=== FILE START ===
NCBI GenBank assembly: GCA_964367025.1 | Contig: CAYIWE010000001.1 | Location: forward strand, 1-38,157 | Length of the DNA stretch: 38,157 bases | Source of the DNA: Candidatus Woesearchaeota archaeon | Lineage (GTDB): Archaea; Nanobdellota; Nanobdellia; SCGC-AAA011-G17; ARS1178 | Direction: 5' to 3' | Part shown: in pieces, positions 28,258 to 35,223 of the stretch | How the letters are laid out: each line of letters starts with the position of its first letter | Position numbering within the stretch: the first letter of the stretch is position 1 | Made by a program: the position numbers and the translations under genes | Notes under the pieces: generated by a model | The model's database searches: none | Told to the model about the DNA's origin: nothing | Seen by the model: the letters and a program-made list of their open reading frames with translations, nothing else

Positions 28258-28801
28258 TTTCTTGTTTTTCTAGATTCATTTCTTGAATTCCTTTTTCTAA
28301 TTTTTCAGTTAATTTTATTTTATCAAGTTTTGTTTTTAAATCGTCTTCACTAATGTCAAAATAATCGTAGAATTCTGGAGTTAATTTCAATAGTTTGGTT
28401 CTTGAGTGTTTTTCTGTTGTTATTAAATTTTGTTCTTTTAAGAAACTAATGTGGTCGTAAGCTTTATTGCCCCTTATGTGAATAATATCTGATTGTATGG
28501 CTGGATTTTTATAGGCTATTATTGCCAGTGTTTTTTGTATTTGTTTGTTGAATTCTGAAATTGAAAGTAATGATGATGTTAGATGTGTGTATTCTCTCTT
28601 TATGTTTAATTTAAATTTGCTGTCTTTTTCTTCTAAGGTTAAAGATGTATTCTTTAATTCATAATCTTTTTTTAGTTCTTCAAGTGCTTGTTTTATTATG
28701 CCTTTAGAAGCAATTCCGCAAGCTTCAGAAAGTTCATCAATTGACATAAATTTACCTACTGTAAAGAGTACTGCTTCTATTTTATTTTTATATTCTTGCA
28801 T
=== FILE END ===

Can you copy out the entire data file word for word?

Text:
NCBI GenBank assembly: GCA_964367025.1 | Contig: CAYIWE010000001.1 | Location: forward strand, 1-38,157 | Length of the DNA stretch: 38,157 bases | Source of the DNA: Candidatus Woesearchaeota archaeon | Lineage (GTDB): Archaea; Nanobdellota; Nanobdellia; SCGC-AAA011-G17; ARS1178 | Direction: 5' to 3' | Part shown: in pieces, positions 28,258 to 35,223 of the stretch | How the letters are laid out: each line of letters starts with the position of its first letter | Position numbering within the stretch: the first letter of the stretch is position 1 | Made by a program: the position numbers and the translations under genes | Notes under the pieces: generated by a model | The model's database searches: none | Told to the model about the DNA's origin: nothing | Seen by the model: the letters and a program-made list of their open reading frames with translations, nothing else

Positions 28258-28801
28258 TTTCTTGTTTTTCTAGATTCATTTCTTGAATTCCTTTTTCTAA
28301 TTTTTCAGTTAATTTTATTTTATCAAGTTTTGTTTTTAAATCGTCTTCACTAATGTCAAAATAATCGTAGAATTCTGGAGTTAATTTCAATAGTTTGGTT
28401 CTTGAGTGTTTTTCTGTTGTTATTAAATTTTGTTCTTTTAAGAAACTAATGTGGTCGTAAGCTTTATTGCCCCTTATGTGAATAATATCTGATTGTATGG
28501 CTGGATTTTTATAGGCTATTATTGCCAGTGTTTTTTGTATTTGTTTGTTGAATTCTGAAATTGAAAGTAATGATGATGTTAGATGTGTGTATTCTCTCTT
28601 TATGTTTAATTTAAATTTGCTGTCTTTTTCTTCTAAGGTTAAAGATGTATTCTTTAATTCATAATCTTTTTTTAGTTCTTCAAGTGCTTGTTTTATTATG
28701 CCTTTAGAAGCAATTCCGCAAGCTTCAGAAAGTTCATCAATTGACATAAATTTACCTACTGTAAAGAGTACTGCTTCTATTTTATTTTTATATTCTTGCA
28801 T